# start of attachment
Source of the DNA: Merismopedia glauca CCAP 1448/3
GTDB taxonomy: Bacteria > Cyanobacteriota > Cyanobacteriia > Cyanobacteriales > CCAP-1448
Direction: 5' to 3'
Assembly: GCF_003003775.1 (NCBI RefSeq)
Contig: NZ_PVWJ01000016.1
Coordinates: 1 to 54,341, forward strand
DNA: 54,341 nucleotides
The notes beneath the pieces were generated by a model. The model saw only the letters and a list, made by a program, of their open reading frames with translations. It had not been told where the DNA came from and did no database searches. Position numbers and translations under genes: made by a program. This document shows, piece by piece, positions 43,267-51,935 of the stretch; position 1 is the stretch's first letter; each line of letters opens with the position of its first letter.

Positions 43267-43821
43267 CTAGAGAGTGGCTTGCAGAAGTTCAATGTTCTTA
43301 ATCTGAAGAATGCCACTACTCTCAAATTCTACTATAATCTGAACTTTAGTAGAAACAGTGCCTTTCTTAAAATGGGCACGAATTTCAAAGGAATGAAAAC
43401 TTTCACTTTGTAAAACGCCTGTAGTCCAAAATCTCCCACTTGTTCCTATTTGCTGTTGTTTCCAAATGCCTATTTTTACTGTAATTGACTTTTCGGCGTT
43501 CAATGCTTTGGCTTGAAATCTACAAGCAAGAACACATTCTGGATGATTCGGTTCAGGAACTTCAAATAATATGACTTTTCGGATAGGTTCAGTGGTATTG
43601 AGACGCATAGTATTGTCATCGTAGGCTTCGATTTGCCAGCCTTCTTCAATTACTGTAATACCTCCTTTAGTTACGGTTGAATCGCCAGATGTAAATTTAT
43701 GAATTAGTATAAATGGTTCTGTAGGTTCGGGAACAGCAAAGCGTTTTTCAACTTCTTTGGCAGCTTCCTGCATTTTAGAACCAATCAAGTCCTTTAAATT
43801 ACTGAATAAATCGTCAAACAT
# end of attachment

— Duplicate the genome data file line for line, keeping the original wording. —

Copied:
Source of the DNA: Merismopedia glauca CCAP 1448/3
GTDB taxonomy: Bacteria > Cyanobacteriota > Cyanobacteriia > Cyanobacteriales > CCAP-1448
Direction: 5' to 3'
Assembly: GCF_003003775.1 (NCBI RefSeq)
Contig: NZ_PVWJ01000016.1
Coordinates: 1 to 54,341, forward strand
DNA: 54,341 nucleotides
The notes beneath the pieces were generated by a model. The model saw only the letters and a list, made by a program, of their open reading frames with translations. It had not been told where the DNA came from and did no database searches. Position numbers and translations under genes: made by a program. This document shows, piece by piece, positions 43,267-51,935 of the stretch; position 1 is the stretch's first letter; each line of letters opens with the position of its first letter.

Positions 43267-43821
43267 CTAGAGAGTGGCTTGCAGAAGTTCAATGTTCTTA
43301 ATCTGAAGAATGCCACTACTCTCAAATTCTACTATAATCTGAACTTTAGTAGAAACAGTGCCTTTCTTAAAATGGGCACGAATTTCAAAGGAATGAAAAC
43401 TTTCACTTTGTAAAACGCCTGTAGTCCAAAATCTCCCACTTGTTCCTATTTGCTGTTGTTTCCAAATGCCTATTTTTACTGTAATTGACTTTTCGGCGTT
43501 CAATGCTTTGGCTTGAAATCTACAAGCAAGAACACATTCTGGATGATTCGGTTCAGGAACTTCAAATAATATGACTTTTCGGATAGGTTCAGTGGTATTG
43601 AGACGCATAGTATTGTCATCGTAGGCTTCGATTTGCCAGCCTTCTTCAATTACTGTAATACCTCCTTTAGTTACGGTTGAATCGCCAGATGTAAATTTAT
43701 GAATTAGTATAAATGGTTCTGTAGGTTCGGGAACAGCAAAGCGTTTTTCAACTTCTTTGGCAGCTTCCTGCATTTTAGAACCAATCAAGTCCTTTAAATT
43801 ACTGAATAAATCGTCAAACAT